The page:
Lecture26.pptx

Lecture26.pptx - 3/21/11 PHYS 360 Quantum Mechanics...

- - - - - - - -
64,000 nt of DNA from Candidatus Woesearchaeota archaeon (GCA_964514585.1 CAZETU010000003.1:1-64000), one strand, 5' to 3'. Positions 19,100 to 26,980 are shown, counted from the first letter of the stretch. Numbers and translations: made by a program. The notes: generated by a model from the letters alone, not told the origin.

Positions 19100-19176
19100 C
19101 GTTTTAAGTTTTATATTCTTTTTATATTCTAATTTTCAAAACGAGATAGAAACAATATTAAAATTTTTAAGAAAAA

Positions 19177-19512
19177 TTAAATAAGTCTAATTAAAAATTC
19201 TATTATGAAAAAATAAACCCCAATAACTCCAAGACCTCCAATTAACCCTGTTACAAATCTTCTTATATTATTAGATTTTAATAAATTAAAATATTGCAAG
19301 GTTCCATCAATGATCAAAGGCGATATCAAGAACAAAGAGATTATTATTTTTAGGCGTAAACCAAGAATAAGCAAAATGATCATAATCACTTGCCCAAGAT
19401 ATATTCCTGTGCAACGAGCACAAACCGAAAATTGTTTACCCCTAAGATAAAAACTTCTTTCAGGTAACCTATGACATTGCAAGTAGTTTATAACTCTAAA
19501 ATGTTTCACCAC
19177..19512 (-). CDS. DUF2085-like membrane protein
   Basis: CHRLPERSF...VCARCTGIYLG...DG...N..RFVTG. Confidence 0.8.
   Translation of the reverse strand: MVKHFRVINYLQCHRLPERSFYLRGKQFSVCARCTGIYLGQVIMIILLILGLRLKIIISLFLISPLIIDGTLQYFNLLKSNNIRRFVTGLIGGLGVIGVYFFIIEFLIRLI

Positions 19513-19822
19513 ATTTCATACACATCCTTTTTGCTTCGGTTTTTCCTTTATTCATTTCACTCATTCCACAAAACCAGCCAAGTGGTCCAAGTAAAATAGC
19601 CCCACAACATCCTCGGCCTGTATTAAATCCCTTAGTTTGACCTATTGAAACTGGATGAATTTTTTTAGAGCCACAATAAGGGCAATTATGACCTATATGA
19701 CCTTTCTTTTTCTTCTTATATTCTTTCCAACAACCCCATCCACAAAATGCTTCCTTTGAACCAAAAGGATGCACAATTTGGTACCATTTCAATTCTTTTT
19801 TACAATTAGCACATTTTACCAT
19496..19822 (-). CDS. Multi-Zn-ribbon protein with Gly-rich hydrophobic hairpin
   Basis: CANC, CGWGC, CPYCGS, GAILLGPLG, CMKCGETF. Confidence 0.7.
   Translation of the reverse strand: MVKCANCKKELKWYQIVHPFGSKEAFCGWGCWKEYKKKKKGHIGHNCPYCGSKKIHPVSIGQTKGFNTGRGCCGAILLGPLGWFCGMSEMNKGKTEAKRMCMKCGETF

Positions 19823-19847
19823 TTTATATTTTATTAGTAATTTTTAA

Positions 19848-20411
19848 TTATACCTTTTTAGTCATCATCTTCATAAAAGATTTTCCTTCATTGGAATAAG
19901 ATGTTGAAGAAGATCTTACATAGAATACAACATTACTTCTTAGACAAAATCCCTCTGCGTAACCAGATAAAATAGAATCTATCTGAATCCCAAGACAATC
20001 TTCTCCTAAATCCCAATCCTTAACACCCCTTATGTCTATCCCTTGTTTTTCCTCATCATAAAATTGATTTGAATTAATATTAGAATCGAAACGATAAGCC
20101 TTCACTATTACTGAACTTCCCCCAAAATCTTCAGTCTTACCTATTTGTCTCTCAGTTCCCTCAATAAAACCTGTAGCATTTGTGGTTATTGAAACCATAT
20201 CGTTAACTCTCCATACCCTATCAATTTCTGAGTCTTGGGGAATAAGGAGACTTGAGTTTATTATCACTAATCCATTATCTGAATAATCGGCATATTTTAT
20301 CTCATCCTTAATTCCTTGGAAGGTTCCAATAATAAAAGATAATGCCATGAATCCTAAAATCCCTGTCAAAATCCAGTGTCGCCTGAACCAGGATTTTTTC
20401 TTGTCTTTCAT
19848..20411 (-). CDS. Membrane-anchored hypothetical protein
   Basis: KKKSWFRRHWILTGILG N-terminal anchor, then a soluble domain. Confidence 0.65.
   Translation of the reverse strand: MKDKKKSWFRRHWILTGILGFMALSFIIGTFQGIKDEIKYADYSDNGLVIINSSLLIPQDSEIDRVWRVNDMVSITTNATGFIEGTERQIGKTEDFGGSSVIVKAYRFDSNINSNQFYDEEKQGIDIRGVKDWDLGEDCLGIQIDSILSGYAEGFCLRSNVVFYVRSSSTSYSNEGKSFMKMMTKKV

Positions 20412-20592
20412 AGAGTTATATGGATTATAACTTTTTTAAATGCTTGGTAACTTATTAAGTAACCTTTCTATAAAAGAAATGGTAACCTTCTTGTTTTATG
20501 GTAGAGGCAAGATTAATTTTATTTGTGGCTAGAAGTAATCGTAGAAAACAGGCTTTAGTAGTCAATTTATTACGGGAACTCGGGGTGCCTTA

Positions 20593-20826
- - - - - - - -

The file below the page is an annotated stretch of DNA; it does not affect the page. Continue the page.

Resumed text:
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Unformatted text preview: 3/21/11 PHYS 360 Quantum Mechanics Mon Mar 21, 2011 Lecture 26: How much did you forget about the hydrogen atom over Spring Break? Note: 1.  HW 8 is posted: Ch 4, #24, 26, 26, & 28 2.  Late HW policy: If you send me email before class on Monday, you can turn it in without penalty on Wednesday. 3.  Lecture quesTon policy: There is no excused grade for occasional absences. If there is a reported illness, or if you noTfy me in advance of absences due to interviews etc, the absence will be excused. 4.  Last year’s Midterm 2 has been posted. Midterm #2 one week from today – Mon Mar 28 1 2 Midterm #2 one week from today. Topics to be studied: Sec 2.3 Harmonic Oscillator Sec 2.4 Free ParTcle Sec 2.5,2.6: 1 ­Dim. barriers, tunneling, sca]ering states Chapter 3 Formalism: Hilbert space, Hermite operators, “Generalized StaTsTcal InterpretaTon of QM,” Uncertainty Principle. Chapter 4: Sec 4.1 QM in Spherical coordinates Sec 4.2 Hydrogen – angular coordinates, radial equaTon, energies, wave funcTons… (not angular momentum). 3 Chapter 4: QM in Three Dimensions Some review…. 4 Use the explicit form of the momentum operators: px → ∂ ∂ ∂ , py → , pz → i ∂x i ∂y i ∂z As before, if the potenTal does not depend on Tme we can employ the separaTon of variables trick, and let: Ψn r ,t () − iE t / = ψ n ( r )e n Now use the notaTon of vector calculus: p→ ∇ i This leads to the three ­dimensional, Tme ­independent Schrödinger equaTon: Then… i ∂Ψ ( r , t ) 2 2 =− ∇ Ψ ( r , t ) + V ( r , t )Ψ ( r , t ) ∂t 2m ∇2 ≡ ∂2 ∂2 ∂2 + + ∂x 2 ∂y 2 ∂ 2 Z − 2 2 ∇ ψ + V ψ = Eψ 2m …and the general soluTon to the Tme ­dependent equaTon is: …where − iE t / Ψ ( r , t ) = ∑ cnψ n ( r )e n 5 6 1 3/21/11 Consider Problem 4.2: Use separaTon of variables in Cartesian coordinates to solve the infinite cubical well. ⎧ 0 if 0 ≤ x, y, z ≤ a ⎪ V ( x, y, z ) = ⎨ otherwise ⎪∞ ⎩ − 2 ⎛ ∂ 2ψ ∂ 2ψ ∂ 2ψ ⎞ + + 2 ⎟ = Eψ ⎜ 2 m ⎝ ∂x 2 ∂y 2 ∂z ⎠ SeparaTon of variables… − 2 ⎛ d 2 X d 2Y d2Z ⎞ YZ + X 2 Z + XY 2 ⎟ = EXYZ 2 m ⎜ dx 2 dy dz ⎠ ⎝ Ψn r ,t () − iE t / = ψ n ( r )e n ⎛ 1 d 2 X 1 d 2Y 1 d 2 Z ⎞ 2m ⎜ X dx 2 + Y dy 2 + Z dz 2 ⎟ = − 2 E ⎝ ⎠ d2X 2 = − kx X , dx 2 d 2Y 2 = − kx Y dy 2 3/ 2 d2Z 2 = − kx Z dz 2 E= 2 2 2 kx + ky + kz2 2m ( ) 2 2 − ∇ ψ n n n + V ψ n n n = En n n ψ n n n 123 123 123 123 2m ⎛ 2⎞ ψ ( x, y, z ) = ⎜ ⎟ ⎝ a⎠ E= sin( n yπ x n πx nxπ x ) sin( ) sin( z ) a a a nx , ny , nz = 1, 2, 3.... Note: The number of “quantum numbers” depends on the potenTal. 7 π 22 2 2 (nx + ny + nz2 ), 2 ma 2 8 Now, assume we deal with a central potenTal and use spherical coordinates: SeparaTon of variables: If the potenTal is only a funcTon of distance from the origin, i.e. V (r ) = V ( r ) = V (r ), …then it is best to use spherical coordinates: ⎡1 ∂⎛ ∂⎞ ⎛ ∂2 ⎞ ⎤ 1 ∂⎛ ∂⎞ 1 ∇2 = ⎢ 2 ⎜ r 2 ⎟ + 2 ⎜ sin θ ∂θ ⎟ + r 2 sin 2 θ ⎜ ∂φ 2 ⎟ ⎥ ⎠ ⎝ ⎠⎦ ⎢ ⎥ ⎣ r ∂r ⎝ ∂r ⎠ r sin θ ∂θ ⎝ Hence: ⎛ ∂ 2ψ ⎞ ⎤ 2 ⎡ 1 ⎛ 2 ∂ψ ⎞ 1 ∂⎛ ∂ψ ⎞ 1 r + sin θ + ⎢ ⎥ + V ( r )ψ = Eψ 2 m ⎢ r 2 ∂r ⎜ ∂r ⎟ r 2 sin θ ∂θ ⎜ ∂θ ⎟ r 2 sin 2 θ ⎜ ∂φ 2 ⎟ ⎥ ⎝ ⎠ ⎝ ⎠ ⎝ ⎠⎦ ⎣ − 9 10 i ∂Ψ ( r , t ) 2 2 =− ∇ Ψ ( r , t ) + V ( r , t )Ψ ( r , t ) ∂t 2m Yl m θ , φ = ε () ( 2l + 1)( l − m ) ! imφ m e Pl cos θ 4π ( l + m ) ! ( ) Ψn r ,t () − iE t / = ψ n ( r )e n − 2 2 ∇ ψ + V ψ = Eψ 2m ψ ( r ,θ , φ ) = R( r )Y (θ , φ ) = R( r )Θ(θ )Φ(φ ) The Radial EquaTon: Theta equaTon: Phi equaTon: 1 d ⎛ 2 dR ⎞ 2 mr 2 r ⎣ ⎦ ⎟ − 2 ⎡V ( r ) − E ⎤ = l l + 1 R dr ⎜ dr ⎠ ⎝ ( ) 1⎡ d⎛ dΘ ⎞ ⎤ 2 2 ⎢sin θ ⎜ sin θ ⎥ + l l + 1 sin θ = m Φ⎣ θ⎝ dθ ⎟ ⎦ ⎠ ( ) 1 d 2Φ = − m2 Φ dφ 2 Φ φ = eimφ , () m = 0, ± 1, ± 2, .... 11 Orthogonality: ∫∫ 0 2π π 0 [Yl m (θ , φ )]* [Yl m ' θ , φ ] sin θ dθ dφ = δ ll 'δ mm ' ' 12 () 2 3/21/11 The Radial EquaTon: d ⎛ 2 dR ⎞ 2 mr 2 ⎣ ⎦ ⎜r ⎟ − 2 ⎡V ( r ) − E ⎤ R = l ( l + 1) R dr ⎝ dr ⎠ The Hydrogen Atom: Insert the Coulomb PotenTal V (r ) = − e2 1 4πε 0 r SubsTtute: u( r ) ≡ rR( r ) 2 d 2u ⎡ 2 l l + 1 − + ⎢V + 2 m dr 2 ⎢ 2m r 2 ⎣ 2 d 2ψ New radial equaTon: ( ) ⎤ u = Eu ⎥ ⎥ ⎦ The goal: solve for the eigenfuncTons and eigenvalues, i.e. the wave funcTons and the energies. The radial equaTon: The exact soluTon: d ⎛ 2 dR ⎞ 2 mr 2 ⎣ ⎦ ⎜r ⎟ − 2 ⎡V ( r ) − E ⎤ R = l ( l + 1) R dr ⎝ dr ⎠ Looks like 1 ­D Schrödinger equaTon, − 2 m 2 + Veff ψ = Eψ dx 2 l ( l + 1) 2m r 2 …with: Veff = V + (centrifugal term) 13 ⎛ 2 ⎞ ( n − l − 1) ! − r / na ⎛ 2r ⎞ 2 l +1 m ψ nlm = ⎜ ⎟ e ⎜ ⎟ ⎡ L ( 2r / na ) ⎤ Yl (θ , φ ) ⎦ ⎝ na ⎠ 2 n[( n + l ) !]3 ⎝ na ⎠ ⎣ n−l −1 14 3 l We have three quantum numbers for the wave funcTon: ψ nlm ( r ,θ , φ ) = Rnl ( r )Yl m (θ , φ ) Energy, however, only depends on n. Set n=1 for the lowest, ground state energy: ⎡ m 2 ⎛ e2 ⎞ 2 ⎤ ⎥ −13.6 eV E1 = − ⎢ ⎢ 2 ⎜ 4πε 0 ⎟ ⎥ ⎝ ⎠ ⎣ ⎦ Note: n=1 requires that l=m=0. The ground state wave funcTon: ψ 100 ( r ,θ , φ ) = R10 ( r )Y00 (θ , φ ) R10 ( r ) = c0 a e− r / a ψ 100 ( r ,θ , φ ) = 1 π a3 e− r / a Also, determined Bohr radius: a≡ 4πε 0 2 me2 = 0.529 x 10−10 m 15 16 h]p://www.falstad.com/qmatom/ h]p://homepages.ius.edu/kforinas/physlets/quantum/hydrogen.html h]p://www.phy.davidson.edu/StuHome/cabell_f/Radial.html These are web sites that graphically display the wave funcTons. 3 ...
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